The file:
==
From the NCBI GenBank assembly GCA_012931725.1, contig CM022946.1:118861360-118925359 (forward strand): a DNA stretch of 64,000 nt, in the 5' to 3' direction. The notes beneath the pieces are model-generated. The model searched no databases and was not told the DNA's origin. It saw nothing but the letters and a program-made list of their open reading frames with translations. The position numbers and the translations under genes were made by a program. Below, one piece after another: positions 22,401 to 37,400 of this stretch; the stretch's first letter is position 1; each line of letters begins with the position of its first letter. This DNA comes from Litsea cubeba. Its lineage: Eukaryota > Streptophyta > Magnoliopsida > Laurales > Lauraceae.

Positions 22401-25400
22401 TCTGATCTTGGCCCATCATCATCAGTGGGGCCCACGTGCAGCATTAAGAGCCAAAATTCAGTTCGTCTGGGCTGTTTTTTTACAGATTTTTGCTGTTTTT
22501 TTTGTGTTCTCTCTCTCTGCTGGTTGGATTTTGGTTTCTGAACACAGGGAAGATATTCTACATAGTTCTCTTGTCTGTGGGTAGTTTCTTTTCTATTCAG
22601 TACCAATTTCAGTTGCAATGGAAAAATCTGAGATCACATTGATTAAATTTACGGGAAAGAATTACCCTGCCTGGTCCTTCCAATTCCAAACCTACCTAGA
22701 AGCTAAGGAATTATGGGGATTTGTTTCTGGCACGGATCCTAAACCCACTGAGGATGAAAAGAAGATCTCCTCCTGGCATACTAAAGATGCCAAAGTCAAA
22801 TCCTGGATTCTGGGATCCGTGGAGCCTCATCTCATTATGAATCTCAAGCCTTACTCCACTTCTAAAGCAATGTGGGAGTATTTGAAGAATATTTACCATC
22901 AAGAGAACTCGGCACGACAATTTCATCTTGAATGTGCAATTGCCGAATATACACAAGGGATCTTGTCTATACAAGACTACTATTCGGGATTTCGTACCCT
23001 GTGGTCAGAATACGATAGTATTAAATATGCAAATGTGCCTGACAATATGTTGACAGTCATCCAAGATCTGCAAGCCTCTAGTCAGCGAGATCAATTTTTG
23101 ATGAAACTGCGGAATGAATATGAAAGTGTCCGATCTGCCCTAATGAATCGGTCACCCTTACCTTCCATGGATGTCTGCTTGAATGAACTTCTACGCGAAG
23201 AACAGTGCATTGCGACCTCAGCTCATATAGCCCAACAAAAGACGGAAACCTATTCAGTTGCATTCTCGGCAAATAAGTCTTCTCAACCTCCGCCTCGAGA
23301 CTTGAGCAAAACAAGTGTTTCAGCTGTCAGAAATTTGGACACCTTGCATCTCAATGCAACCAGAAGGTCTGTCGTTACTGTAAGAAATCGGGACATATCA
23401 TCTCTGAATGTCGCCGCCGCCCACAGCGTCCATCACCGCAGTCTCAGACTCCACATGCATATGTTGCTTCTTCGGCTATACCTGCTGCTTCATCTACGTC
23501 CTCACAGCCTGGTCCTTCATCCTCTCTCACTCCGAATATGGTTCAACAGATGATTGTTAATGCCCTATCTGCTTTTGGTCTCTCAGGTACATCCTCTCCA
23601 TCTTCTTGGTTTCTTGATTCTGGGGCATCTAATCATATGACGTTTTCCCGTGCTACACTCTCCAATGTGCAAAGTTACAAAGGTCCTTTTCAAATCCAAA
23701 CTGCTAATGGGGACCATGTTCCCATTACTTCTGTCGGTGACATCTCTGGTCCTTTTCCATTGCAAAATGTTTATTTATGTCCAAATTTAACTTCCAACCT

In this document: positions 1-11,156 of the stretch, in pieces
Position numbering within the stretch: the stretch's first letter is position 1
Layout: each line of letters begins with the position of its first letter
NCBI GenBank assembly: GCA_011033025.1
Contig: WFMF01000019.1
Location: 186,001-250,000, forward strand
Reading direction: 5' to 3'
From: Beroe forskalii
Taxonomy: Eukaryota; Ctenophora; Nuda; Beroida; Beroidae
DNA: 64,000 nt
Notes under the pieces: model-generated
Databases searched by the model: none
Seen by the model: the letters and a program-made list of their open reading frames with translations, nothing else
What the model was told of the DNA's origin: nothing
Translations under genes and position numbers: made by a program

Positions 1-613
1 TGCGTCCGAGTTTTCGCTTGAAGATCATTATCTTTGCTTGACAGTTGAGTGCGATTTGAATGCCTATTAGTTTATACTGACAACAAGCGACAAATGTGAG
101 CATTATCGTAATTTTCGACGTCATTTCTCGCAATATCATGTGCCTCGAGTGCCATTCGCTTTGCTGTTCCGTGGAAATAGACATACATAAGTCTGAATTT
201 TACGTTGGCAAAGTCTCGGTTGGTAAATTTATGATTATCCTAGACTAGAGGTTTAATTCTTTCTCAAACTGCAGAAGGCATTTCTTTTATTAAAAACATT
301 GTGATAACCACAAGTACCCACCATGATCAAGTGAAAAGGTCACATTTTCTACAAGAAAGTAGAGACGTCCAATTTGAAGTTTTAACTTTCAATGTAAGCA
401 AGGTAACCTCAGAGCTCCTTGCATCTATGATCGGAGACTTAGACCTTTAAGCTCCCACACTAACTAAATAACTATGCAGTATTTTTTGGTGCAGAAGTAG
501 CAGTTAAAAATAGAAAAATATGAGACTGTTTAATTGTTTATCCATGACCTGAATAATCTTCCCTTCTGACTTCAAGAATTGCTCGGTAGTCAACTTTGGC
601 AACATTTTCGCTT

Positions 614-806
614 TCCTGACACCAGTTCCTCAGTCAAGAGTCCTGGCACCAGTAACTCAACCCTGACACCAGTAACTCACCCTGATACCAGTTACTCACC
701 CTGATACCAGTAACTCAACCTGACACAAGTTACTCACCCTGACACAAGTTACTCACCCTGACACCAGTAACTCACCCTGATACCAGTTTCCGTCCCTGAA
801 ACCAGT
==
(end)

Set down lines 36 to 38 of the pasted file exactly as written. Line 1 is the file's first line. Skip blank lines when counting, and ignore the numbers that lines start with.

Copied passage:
301 GTGATAACCACAAGTACCCACCATGATCAAGTGAAAAGGTCACATTTTCTACAAGAAAGTAGAGACGTCCAATTTGAAGTTTTAACTTTCAATGTAAGCA
401 AGGTAACCTCAGAGCTCCTTGCATCTATGATCGGAGACTTAGACCTTTAAGCTCCCACACTAACTAAATAACTATGCAGTATTTTTTGGTGCAGAAGTAG
501 CAGTTAAAAATAGAAAAATATGAGACTGTTTAATTGTTTATCCATGACCTGAATAATCTTCCCTTCTGACTTCAAGAATTGCTCGGTAGTCAACTTTGGC